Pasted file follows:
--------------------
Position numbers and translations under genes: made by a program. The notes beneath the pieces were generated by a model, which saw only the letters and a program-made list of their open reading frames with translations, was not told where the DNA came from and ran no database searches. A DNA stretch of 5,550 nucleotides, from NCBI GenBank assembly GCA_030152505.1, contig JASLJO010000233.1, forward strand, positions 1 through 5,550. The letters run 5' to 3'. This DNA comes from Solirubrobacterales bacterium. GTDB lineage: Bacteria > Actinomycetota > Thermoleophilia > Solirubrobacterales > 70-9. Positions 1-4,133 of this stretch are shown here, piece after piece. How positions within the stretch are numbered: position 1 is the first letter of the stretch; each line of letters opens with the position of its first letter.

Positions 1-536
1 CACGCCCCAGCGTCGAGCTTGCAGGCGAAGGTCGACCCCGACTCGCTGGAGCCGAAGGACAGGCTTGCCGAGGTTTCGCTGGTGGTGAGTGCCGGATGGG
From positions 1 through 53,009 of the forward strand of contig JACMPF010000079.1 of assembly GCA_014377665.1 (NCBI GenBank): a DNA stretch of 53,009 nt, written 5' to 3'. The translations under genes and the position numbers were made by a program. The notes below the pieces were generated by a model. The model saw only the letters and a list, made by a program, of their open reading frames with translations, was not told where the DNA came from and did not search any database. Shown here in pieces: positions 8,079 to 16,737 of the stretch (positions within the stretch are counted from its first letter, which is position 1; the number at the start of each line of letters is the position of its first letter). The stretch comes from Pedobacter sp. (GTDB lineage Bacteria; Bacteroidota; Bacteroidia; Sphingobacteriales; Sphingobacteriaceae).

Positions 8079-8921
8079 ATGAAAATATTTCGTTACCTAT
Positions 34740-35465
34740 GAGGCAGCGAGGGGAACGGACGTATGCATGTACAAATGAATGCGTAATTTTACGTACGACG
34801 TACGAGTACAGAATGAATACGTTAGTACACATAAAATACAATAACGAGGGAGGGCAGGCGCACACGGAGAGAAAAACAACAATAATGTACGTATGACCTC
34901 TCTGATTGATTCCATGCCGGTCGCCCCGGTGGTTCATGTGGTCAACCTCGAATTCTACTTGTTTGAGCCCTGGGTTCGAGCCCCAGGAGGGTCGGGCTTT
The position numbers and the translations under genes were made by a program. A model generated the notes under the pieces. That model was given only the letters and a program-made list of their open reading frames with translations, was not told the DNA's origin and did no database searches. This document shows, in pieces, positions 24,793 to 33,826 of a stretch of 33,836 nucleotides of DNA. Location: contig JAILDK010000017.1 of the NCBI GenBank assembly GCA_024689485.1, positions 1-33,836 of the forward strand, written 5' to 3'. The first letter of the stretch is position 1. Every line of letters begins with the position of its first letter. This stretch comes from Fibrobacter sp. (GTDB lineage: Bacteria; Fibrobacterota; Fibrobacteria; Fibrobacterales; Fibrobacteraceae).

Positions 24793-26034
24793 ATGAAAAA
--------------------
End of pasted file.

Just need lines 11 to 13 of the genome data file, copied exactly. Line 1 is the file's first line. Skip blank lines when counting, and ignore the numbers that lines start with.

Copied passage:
The position numbers and the translations under genes were made by a program. A model generated the notes under the pieces. That model was given only the letters and a program-made list of their open reading frames with translations, was not told the DNA's origin and did no database searches. This document shows, in pieces, positions 24,793 to 33,826 of a stretch of 33,836 nucleotides of DNA. Location: contig JAILDK010000017.1 of the NCBI GenBank assembly GCA_024689485.1, positions 1-33,836 of the forward strand, written 5' to 3'. The first letter of the stretch is position 1. Every line of letters begins with the position of its first letter. This stretch comes from Fibrobacter sp. (GTDB lineage: Bacteria; Fibrobacterota; Fibrobacteria; Fibrobacterales; Fibrobacteraceae).

Positions 24793-26034
24793 ATGAAAAA